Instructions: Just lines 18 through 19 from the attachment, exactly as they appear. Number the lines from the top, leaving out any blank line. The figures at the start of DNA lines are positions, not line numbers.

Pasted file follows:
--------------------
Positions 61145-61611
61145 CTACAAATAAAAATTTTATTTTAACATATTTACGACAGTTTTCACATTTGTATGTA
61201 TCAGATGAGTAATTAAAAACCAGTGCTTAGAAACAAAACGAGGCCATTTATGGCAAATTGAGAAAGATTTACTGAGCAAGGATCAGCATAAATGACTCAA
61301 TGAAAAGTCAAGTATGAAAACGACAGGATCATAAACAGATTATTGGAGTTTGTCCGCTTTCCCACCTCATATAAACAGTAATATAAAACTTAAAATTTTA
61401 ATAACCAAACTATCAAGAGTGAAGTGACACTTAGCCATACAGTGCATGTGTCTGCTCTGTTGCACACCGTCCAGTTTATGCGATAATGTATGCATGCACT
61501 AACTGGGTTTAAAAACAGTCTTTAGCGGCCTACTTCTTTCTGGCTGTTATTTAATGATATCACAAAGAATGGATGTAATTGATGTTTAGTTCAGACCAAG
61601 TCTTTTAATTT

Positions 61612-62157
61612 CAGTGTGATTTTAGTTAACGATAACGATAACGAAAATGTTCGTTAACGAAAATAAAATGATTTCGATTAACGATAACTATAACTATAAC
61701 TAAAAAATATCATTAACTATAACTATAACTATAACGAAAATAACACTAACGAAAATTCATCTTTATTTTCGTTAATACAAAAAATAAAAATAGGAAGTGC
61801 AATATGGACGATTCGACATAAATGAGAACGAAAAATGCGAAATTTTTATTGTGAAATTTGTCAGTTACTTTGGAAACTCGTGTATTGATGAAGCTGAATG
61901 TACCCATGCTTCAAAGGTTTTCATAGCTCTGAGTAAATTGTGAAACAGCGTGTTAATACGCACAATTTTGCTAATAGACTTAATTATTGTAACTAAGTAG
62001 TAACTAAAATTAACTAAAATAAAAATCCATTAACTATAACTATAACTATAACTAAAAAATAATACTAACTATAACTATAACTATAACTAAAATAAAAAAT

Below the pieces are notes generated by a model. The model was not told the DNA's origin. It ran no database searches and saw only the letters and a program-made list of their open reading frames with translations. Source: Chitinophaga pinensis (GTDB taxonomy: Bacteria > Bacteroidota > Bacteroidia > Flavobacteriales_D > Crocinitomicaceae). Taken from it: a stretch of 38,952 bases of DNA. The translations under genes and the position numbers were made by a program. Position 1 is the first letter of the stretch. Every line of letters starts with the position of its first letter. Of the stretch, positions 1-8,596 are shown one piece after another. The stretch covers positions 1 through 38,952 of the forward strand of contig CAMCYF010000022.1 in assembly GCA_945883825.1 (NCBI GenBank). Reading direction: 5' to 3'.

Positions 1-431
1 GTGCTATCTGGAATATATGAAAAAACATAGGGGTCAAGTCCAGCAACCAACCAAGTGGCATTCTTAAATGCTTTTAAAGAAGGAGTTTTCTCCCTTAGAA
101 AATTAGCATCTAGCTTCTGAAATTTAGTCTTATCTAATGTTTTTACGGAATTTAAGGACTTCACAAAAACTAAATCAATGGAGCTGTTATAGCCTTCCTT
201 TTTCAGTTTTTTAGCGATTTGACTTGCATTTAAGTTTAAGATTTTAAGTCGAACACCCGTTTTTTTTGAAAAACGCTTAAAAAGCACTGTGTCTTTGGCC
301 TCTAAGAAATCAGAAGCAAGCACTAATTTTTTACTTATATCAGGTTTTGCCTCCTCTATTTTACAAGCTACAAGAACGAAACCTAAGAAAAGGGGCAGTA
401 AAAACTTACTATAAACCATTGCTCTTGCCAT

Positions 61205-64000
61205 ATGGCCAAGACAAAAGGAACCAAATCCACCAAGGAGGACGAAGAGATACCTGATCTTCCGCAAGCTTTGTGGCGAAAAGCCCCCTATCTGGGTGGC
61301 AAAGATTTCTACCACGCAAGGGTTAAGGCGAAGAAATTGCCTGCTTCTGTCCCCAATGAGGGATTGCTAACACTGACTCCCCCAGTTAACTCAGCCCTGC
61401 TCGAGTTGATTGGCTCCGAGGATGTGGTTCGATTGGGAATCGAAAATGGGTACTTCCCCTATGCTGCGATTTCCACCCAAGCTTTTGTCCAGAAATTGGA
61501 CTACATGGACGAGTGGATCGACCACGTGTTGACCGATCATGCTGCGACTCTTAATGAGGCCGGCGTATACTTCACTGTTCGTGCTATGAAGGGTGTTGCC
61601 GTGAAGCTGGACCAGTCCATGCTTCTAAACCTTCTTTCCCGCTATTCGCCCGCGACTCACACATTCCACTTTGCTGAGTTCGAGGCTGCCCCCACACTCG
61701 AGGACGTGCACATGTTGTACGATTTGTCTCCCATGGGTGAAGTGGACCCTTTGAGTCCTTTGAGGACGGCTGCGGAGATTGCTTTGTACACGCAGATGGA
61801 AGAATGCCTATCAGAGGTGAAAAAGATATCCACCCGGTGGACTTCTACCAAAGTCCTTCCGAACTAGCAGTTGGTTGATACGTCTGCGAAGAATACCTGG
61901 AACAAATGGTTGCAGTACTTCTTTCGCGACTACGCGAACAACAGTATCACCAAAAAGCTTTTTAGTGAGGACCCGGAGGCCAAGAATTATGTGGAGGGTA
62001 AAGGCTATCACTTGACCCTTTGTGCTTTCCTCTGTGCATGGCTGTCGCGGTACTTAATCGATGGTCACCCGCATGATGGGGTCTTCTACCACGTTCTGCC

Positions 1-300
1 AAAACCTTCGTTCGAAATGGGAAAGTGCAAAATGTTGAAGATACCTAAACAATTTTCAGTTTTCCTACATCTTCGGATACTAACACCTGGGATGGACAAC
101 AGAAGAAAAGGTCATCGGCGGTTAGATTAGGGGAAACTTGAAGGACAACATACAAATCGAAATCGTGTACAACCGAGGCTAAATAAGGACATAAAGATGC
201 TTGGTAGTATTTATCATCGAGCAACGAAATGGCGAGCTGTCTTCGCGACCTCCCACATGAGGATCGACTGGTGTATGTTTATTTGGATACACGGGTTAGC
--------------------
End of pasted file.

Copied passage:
201 TTTCAGTTTTTTAGCGATTTGACTTGCATTTAAGTTTAAGATTTTAAGTCGAACACCCGTTTTTTTTGAAAAACGCTTAAAAAGCACTGTGTCTTTGGCC
301 TCTAAGAAATCAGAAGCAAGCACTAATTTTTTACTTATATCAGGTTTTGCCTCCTCTATTTTACAAGCTACAAGAACGAAACCTAAGAAAAGGGGCAGTA